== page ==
As a result of its participation in TOPOFF 2, the radiology department is investigating several practical questions surrounding an RDD attack, including how to decontaminate equipment after it has been exposed to radiation, what type of protective equipment staff needs to wear, how to minimize contamination to examination rooms, and where emergency supplies such as protective gear and plastic sheeting are to be located.
In addition, says Marotta, there are other issues that have direct implications for patient care during a large-scale radioactive disaster. One such issue would be the question of whether to continue to clear a contaminated trauma patient’s abdomen noninvasively with a portable ultrasound unit and risk contamination, or do only deep peritoneal lavage.
C. Wolski NCQDIS to Proceed with Cost Study
Board members of the National Coalition for Quality in Diagnostic Imaging Services (NCQDIS) unanimously endorsed a motion to proceed with an imaging procedure cost survey focusing on practice expenses involved in the provision of diagnostic imaging services and hopes to collaborate with the American College of Radiology, which is also interested in conducting such a study.
The vote came during the organization’s board meeting in the Washington, DC law offices of association counsel Diane Millman, JD, Powers, Pyle, Sutter & Verville. Both the ACR and NCQDIS announced plans to conduct a survey of practice expenses after the Centers for Medicare & Medicaid Services (CMS) indicated last June that it intends to modify the methodology used to determine allowances for technical (TC) services by subtracting the allowances for professional component services from global allowances. (Technical and professional fees are currently combined to arrive at the global allowance.) CMS strongly urged the specialty to gather data to determine the costs per hour of providing global services. While the nature of the collaboration between the ACR and NCQDIS is not well defined at this point, the vote was taken after representatives from both organizations expressed interest in using a common survey tool.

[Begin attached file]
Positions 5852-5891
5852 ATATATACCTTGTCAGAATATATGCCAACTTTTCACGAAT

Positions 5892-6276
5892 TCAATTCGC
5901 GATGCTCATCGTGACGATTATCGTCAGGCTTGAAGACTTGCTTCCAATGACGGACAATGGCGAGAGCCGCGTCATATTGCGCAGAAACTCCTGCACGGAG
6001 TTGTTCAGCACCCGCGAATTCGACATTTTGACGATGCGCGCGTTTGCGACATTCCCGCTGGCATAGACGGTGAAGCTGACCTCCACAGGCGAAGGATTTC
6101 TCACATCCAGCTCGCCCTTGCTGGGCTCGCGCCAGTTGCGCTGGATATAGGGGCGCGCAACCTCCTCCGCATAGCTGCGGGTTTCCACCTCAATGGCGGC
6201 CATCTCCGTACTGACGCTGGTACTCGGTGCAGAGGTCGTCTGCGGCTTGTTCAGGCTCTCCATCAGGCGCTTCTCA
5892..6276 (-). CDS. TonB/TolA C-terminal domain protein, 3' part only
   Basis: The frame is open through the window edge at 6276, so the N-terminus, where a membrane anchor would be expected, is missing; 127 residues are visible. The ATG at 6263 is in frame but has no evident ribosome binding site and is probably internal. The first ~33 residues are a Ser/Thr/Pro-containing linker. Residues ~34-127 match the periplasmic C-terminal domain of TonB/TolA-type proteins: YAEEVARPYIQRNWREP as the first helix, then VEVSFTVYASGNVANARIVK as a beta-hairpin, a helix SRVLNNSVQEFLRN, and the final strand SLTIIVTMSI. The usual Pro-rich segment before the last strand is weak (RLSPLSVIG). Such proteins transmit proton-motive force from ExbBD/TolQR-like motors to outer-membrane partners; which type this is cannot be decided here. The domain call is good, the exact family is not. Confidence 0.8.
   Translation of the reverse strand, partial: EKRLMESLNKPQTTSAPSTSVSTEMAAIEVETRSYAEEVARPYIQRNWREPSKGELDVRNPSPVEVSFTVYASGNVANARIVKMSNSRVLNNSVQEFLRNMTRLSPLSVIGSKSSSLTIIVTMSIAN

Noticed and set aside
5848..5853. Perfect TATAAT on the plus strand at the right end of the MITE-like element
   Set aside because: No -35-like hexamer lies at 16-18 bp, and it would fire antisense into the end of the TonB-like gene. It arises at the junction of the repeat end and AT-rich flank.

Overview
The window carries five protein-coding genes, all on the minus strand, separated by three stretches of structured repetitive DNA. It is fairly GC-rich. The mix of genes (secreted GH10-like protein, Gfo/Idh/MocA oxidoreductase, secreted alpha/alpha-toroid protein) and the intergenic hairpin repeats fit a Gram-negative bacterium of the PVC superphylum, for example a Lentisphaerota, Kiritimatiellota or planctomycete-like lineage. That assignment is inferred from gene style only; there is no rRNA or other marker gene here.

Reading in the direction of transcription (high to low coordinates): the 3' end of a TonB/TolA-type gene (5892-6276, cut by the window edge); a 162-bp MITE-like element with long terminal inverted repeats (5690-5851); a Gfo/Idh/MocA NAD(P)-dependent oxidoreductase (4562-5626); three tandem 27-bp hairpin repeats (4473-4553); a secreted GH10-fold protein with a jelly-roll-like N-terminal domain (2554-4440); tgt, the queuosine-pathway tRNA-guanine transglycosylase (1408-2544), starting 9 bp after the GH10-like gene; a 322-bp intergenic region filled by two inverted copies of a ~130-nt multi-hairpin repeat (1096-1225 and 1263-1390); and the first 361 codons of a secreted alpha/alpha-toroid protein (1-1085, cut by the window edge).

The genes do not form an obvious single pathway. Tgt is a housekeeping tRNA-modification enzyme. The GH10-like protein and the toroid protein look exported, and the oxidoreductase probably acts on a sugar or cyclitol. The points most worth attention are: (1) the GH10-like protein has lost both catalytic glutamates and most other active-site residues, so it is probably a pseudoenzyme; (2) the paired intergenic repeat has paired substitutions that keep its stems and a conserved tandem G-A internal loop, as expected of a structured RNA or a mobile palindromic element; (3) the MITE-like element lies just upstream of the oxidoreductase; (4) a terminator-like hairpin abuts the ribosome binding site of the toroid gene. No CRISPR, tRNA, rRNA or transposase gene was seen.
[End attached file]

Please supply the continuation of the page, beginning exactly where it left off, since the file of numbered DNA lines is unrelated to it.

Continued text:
The issue has gained greater urgency because Congress is believed currently to be considering the modification of Medicare payment methodology for reimbursing medical oncologists for cancer drugs and chemotherapy administration services. Medicare payment for practice expenses involved in the provision of medical oncologyas well as diagnostic imaging and other capital-intensive services reimbursed under the Physician Fee Scheduleis subject to a special payment methodology called the Non-Physician Work Pool (NPWP) methodology. Because all services are grouped together, a modification in the payment methodology for medical oncology could have an unintended effect on diagnostic imaging. NCQDIS and a number of other organizations have lobbied successfully for the inclusion of a provision in the House and Senate versions of the prescription drug legislation that would ensure that services in the NPWP would not be inadvertently affected by modifications of the payment methodology for chemotherapy administration.
In a June 3 letter addressed to all relevant House and Senate committees, Cherrill Farnsworth, NCQDIS executive director, wrote: “The NPWP methodology was put in place because CMS does not have any reliable cost information regarding diagnostic imaging and other highly capital-intensive services. We understand CMS’s concerns about the current methodology, and we are conducting a survey to collect the data needed to substitute a more accurate methodology&.For these reasons, we request that Congress enact legislation that precludes CMS from modifying the current allowances for NPWP services pending the collection of reliable cost information for these services.”
The board also voted to support the extension of the Stark Rule to include nuclear medicine, proposed by CMS. The rule would amend the definition of radiology and radiation therapy in the Stark regulations to make nuclear medicine services and supplies subject to the Stark Law prohibition on physician ownership, a move that would impact a significant number of physician-owned PET centers.
SNM 2003 Image of the Year
Johannes Czernin, MD, associate professor of molecular and medical pharmacology, and University of California Los Angeles director of Nuclear Medicine, and Benjamin Halpern, MD, visiting scholar, received the Society of Nuclear Medicine’s 2003 Image of the Year award. The scan, obtained in seven minutes with 3D-LSO PET/CT technology, clearly shows cancer in a 60-year-old patient. Whole body scans typically take more than an hour. Magnus Dahlbom, MD, associate professor of molecular and medical pharmacology, and Osman Ratib, MD, PhD, professor and vice chair, information systems, UCLA Department of Radiology, also contributed to the study.
The 20th symposium of the Society for Computer Applications in Radiology
Key Image Notes: Problems and Solutions